Thursday, May 21, 2009


Evil twins don't exist. Sure, there can be twinships where one is a better person or whatever. But there is no cosmic rule that in each pair of twins, there is an angel and a devil. You would be surprised how often we come across people who truly believe this. "Oh, come on," they say. "One of you *has* to be the bad twin." I would sometimes like to respond "Oh, well, then you *have* to be an idiot."

I don't, however. Wouldn't want them walking away, thinking they were right all along and this one is definitely the evil one, now would we?

Maybe they watched Sabrina the Teenage Witch episodes with Sabrina's evil twin (from an alternate universe) Katrina. Maybe they played Legend of Zelda and saw Link's evil twin Dark Link. Maybe they are Trekkies who saw Star Trek Nemesis, and since they watched a movie with Data and his evil twin B-4, they are now twin experts. I could go on and on with examples.

I am not even going to go into soap operas' use of the evil twin. It's just not a good soap if someone's not coming back to life after being offed by their evil twin, right? Katharine Chu wrote a paper, up on MIT's OpenCourseWare, about the decline of the soap opera. She's got a whole paragraph on the evil twin plot twist.

To be fair, a lot of "evil twins" in the media are actually evil, or misunderstood, doppelgangers, not identical twins. But people don't always... oh, alright, NEVER pick up on that subtlety.

Now, if you'll excuse me, I have some evil homework to do.


Friday, May 1, 2009

Twin Language

No, we do not have our (original) twin language anymore. We do have a sign language deal we made up, part ASL, part nonsense. But that is not a true idioglossia or cryptophasia.

"Idioglossia" is a scientific term for twin language. "Idio" comes from "idiosyncratic," and "glossia" means "of the tongue."
"Cryptophasia" is another term for twin language, "crypto" means "secret" and "phasia" comes from "aphasia," a speech disorder.

Words we still remember from our language (because our family thought they were hilarious and therefore still occasionally uses them):
Fogee, Fogi, Foji: pronounced "Foh-jee," Baby A came up with that one for our older sister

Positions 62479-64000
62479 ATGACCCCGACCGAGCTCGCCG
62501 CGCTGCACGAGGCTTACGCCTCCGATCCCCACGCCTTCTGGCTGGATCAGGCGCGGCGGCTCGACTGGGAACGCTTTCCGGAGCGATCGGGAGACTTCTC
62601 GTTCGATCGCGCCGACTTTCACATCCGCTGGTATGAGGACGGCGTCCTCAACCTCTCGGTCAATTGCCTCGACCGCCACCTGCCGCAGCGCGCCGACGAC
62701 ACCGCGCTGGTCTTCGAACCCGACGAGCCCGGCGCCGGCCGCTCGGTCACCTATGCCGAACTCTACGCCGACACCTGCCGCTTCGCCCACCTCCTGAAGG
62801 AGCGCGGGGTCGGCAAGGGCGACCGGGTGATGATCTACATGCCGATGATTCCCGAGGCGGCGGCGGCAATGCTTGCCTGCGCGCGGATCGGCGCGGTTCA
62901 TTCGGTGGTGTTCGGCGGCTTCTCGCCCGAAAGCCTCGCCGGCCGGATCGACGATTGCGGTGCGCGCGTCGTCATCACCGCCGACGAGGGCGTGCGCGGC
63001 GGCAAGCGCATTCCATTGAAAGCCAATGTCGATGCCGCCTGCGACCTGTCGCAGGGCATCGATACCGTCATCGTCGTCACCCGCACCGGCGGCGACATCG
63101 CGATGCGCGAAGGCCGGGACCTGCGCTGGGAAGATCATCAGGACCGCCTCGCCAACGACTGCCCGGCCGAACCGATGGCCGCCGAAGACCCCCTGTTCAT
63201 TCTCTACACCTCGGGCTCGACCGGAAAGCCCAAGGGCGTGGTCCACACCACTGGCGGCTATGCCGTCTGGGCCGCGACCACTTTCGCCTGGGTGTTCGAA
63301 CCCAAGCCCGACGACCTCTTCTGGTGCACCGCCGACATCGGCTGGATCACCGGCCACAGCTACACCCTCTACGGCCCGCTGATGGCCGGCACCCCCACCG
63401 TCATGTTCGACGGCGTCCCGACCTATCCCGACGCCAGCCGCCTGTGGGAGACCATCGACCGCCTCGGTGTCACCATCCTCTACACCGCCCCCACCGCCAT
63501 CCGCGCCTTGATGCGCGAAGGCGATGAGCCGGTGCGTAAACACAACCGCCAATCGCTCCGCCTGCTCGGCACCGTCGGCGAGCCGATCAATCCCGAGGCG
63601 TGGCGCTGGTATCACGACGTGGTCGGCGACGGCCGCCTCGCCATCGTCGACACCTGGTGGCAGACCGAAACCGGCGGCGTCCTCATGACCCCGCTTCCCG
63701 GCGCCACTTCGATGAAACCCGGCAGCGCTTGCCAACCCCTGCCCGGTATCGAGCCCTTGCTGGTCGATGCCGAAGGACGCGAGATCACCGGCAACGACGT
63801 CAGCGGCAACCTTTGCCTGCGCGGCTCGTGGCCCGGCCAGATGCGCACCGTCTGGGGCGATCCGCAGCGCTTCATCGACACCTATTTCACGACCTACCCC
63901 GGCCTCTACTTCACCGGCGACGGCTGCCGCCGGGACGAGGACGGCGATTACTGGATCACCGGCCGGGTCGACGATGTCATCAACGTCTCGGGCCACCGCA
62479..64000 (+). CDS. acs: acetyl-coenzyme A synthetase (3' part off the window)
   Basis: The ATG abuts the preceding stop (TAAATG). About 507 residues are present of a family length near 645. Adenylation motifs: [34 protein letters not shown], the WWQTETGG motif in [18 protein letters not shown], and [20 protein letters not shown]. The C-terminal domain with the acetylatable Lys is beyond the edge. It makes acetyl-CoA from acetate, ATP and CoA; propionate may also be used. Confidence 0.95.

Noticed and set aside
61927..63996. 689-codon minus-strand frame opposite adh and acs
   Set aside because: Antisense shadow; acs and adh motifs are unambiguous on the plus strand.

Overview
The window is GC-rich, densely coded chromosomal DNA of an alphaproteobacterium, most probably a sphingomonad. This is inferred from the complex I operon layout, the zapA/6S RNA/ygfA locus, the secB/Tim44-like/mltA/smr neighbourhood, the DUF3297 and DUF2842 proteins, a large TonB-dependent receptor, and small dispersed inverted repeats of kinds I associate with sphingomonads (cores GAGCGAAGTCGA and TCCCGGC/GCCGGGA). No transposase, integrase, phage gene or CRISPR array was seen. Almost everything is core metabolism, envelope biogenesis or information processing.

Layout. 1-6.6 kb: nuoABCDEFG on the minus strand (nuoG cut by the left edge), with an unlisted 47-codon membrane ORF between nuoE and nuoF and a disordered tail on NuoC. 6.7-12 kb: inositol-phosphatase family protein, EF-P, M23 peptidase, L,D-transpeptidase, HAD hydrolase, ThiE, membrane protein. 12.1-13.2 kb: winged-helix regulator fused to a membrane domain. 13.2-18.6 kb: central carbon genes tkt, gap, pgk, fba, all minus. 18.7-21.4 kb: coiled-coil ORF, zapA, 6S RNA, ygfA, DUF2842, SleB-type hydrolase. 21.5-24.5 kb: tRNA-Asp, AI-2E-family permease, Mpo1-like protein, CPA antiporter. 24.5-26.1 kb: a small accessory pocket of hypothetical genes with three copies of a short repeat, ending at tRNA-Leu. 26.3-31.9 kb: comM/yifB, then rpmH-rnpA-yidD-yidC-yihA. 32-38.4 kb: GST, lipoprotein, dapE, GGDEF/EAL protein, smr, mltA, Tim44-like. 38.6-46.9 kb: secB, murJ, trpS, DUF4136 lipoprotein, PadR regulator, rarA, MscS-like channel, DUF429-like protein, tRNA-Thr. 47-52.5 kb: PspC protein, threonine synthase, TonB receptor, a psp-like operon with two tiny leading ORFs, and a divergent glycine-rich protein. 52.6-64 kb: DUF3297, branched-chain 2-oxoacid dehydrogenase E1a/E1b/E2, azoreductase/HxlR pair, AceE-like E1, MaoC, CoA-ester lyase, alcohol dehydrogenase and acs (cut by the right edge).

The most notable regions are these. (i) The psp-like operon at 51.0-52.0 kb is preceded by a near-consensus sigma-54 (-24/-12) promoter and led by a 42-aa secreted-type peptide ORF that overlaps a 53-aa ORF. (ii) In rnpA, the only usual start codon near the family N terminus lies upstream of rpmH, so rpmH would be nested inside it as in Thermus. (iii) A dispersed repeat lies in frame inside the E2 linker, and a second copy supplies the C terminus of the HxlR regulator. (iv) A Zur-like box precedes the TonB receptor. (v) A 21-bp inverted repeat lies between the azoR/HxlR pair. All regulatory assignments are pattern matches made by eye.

Tack-tack: cracker
Fy-fy: fry

Our baby and toddler years were spent in Hawaii, so we picked up on some Hawaiian Pidgin as well. That had a hand in our pronunciation of things and our grammar. Our family still uses "all pao" sometimes for "all done, finished." Back then, we dropped the R or various other letters off of the ends of words. Apparently, one time when I got a plant piece in my foot, I went to my dad and said "I got one stickah in one foo." "One" is more commonly used in Pidgin than "an" or "a."

Our idioglossia was influenced by both English and Pidgin. The reason for an idioglossia between any siblings that are close in age is due to the natural mimicking and practicing of speech. When babies are together and practice talking, their mistakes get incorporated into their speech. It can turn into something that sounds like an entirely separate language.


School is Occasionally Useful

I am taking an intro to public speaking class. Because I figured it wouldn't be too bad. And because it filled a requirement for both of my majors. I'm nothing if not practical.

Our first big speech had to be an informative speech. And guess what I informed about? Twins. So out of character for me, I know.

So now I have some more research done about things I have yet to blog about. Idioglossia! Evil twins in the media (with examples)! Identical twinning and IVF! More science!

Stay tuned.